Learn about the place you are visiting. 

Try to take in some basic information about the place you are in. If it’s a big event, take a moment to read through the safety information. If it’s simply walking around a shop or eating at a restaurant, identify where the key officials are. Are you travelling on a train? Read those safety signs just in case. This is why the safety drill is repeated every time we take a plane journey. If we know what to do in a crisis we are better able to respond. 


Know your exits. 

If you are with your family and something terrible happens, your job is simply to get away where it’s safe to do so. Moving away from the affected area is the best option, and often you don’t have to go far to be in relative safety. Wherever you happen to be, it’s important to be mindful of your exits and how you can get out if you need to. For example, when walking through a shopping centre pay attention to the green fire exit signs that lead directly out of the main building. The same applies in a shop. Most fire exits are towards the back of a department store. If you know the exits you can help to direct other people, too. 


Check official advice. 

The emergency services often issue advice about how to respond in an emergency situation. You can read about it here. A lot of the advice pertains to getting to safety and staying out of the way to let the emergency services do their jobs. They are trained to respond to these situations and, if a crisis occurs, it’s important to follow their lead. 


Learn first aid. 

This may seem a simple one, but if we all had basic first aid training we would all be a lot safer in our day-to-day lives. Most first aid training isn’t designed around a terrorist attack, but the recent course I attended did include some additional points that were helpful. Can you get on a work first aid course for free? Or sign up to the Red Cross or St John’s Ambulance. Read more in my other post on this topic. If you are able to assist in delivering first aid to someone it may be the difference between life and death. 


None of these points may have made a difference in Manchester against the relentless determination of one person to hurt indiscriminately. There’s nothing anyone could have done to change things but there were so many examples of human courage and bravery in the moments afterwards.

These are just my observations and don’t represent official advice. In all cases refer to the official guidance and follow the lead of the authorities; and try to stay vigilant without letting fear rule our lives. 




Have you ever seen the movie Due Date with Robert Downey Jr and Zack Galifianakis? I did once. And to be honest I didn’t really like it and I even had to look up the name before writing about it here. It’s about an uptight businessman who needs to get across the country to be with his wife as she gives birth. He meets a no-hoper actor, who gets them kicked off the plane home, and they have to take a road trip across the country to get home as quickly as possible.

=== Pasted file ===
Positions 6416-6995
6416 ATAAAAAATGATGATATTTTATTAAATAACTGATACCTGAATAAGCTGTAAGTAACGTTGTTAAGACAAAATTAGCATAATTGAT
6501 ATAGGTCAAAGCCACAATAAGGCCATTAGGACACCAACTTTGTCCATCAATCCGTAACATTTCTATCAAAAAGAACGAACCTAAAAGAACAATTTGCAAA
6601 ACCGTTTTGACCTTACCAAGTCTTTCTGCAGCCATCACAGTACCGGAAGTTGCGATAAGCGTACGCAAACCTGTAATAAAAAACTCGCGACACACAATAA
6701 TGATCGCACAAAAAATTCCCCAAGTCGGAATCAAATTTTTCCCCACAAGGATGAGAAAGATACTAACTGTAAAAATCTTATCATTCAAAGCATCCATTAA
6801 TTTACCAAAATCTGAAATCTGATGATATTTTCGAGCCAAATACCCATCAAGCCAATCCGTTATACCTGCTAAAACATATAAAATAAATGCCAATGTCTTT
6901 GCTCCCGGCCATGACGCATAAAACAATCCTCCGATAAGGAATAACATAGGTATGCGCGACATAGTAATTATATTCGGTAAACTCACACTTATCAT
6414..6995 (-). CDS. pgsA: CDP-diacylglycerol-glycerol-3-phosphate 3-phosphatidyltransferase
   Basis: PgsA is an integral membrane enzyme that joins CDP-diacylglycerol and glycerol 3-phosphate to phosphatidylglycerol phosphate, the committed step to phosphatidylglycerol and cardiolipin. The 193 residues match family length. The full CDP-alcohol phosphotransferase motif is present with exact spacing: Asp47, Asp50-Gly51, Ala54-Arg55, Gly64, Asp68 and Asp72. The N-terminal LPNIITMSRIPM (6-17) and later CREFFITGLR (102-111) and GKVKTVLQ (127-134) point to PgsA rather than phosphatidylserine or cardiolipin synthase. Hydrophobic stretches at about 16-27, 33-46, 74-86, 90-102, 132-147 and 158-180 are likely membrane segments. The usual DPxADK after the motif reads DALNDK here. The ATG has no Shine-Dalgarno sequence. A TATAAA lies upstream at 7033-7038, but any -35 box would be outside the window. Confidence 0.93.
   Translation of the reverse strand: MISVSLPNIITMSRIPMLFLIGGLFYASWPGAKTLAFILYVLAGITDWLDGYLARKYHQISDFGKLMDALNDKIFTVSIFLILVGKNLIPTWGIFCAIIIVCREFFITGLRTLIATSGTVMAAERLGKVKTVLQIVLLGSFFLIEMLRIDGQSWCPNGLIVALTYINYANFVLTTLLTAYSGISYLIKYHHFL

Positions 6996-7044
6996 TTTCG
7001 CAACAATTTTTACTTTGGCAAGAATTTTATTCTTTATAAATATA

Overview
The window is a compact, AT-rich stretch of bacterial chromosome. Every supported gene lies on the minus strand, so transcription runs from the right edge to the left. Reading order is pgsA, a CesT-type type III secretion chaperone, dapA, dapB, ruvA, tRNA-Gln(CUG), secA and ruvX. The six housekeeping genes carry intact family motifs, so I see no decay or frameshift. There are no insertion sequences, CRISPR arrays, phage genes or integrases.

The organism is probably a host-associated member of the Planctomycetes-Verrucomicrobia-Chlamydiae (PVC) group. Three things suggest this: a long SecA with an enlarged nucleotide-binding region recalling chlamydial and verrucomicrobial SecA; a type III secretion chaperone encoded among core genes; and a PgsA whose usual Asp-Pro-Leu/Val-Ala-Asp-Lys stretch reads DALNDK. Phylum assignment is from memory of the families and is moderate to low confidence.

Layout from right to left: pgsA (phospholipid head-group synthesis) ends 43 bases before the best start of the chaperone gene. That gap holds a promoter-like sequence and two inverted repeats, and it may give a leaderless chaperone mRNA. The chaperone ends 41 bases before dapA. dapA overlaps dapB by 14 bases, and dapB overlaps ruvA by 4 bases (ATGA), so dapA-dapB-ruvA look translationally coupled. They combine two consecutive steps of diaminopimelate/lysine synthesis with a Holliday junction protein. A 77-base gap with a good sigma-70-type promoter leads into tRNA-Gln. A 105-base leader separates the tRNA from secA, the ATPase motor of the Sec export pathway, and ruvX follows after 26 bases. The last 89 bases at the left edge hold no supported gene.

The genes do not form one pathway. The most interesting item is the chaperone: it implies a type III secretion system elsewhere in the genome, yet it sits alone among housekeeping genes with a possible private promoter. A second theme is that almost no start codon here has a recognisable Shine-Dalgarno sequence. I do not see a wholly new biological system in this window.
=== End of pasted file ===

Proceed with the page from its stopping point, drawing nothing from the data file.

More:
The scene that sticks in my mind is where their car overturns and crashes. The Robert Downey Jr character ends up breaking his bones but the Zach Galifianakis character is fine; he was relaxed and his body just went through the motions and didn’t get hurt.

I’m not sure of the science of that movie, but I think it teaches us all a lesson about how to survive on no sleep.

I’ve just had a second child. It’s great, wonderful, fantastic, all the superlatives you can think of. But of course, I haven’t slept properly since he was born. For one thing he wakes to feed every couple of hours and, even though my wife is breastfeeding him, I still keep involved as much as possible.

Too many of us suffer through those early months and years, struggling to maintain our day-to-day lives all the while getting no sleep. The best time for me was paternity leave when I could sleep during the day when the baby did. And then I had to go back to work.

I think the key to surviving on zero sleep is flexibility.

We try to get back to our normal lives but our sleep won’t return to normal, so we suffer. Just like the Robert Downey Jr character in that movie, we end up hurting ourselves through our tension and inflexibility. What we need to do is go with the flow, be more flexible, sleep when we need to sleep, rest when we can. It’s not forever, and eventually the baby will settle into a proper pattern.

It’s probably hard for most of us to be so flexible, given that we have jobs with shifts or standard working hours.

We can start by looking at our free time – do we need to make rigid commitments to friends, exercise, and fun stuff? What if we just exercised in the moments of free time that emerge rather than schedule things in? I’m a big advocate of productivity and scheduling but I’ve realised it’s not so easy with a child. Most of my scheduled activities end up being moved anyway.

Once we’ve gained some flexibility in our personal lives we can tackle our work lives.

Every employer in the UK is obligated to consider flexible working requests and I’m sure similar rights exist in other countries. If more of us start to request flexible working then we begin to break the mould of the 9-5 working day, which is based in the early industrial past and has no real relevance in today’s society.

If we accept that our sleep may be good one night, terrible the next, then we should also accept that we’re going to have good days and bad days, days when we can function and days when we barely get by. It’s ok and we shouldn’t give ourselves a hard time. And then all of a sudden it will become easier to get things done.

The secret to surviving on zero sleep is to relax, be flexible and go with it. It won’t be forever!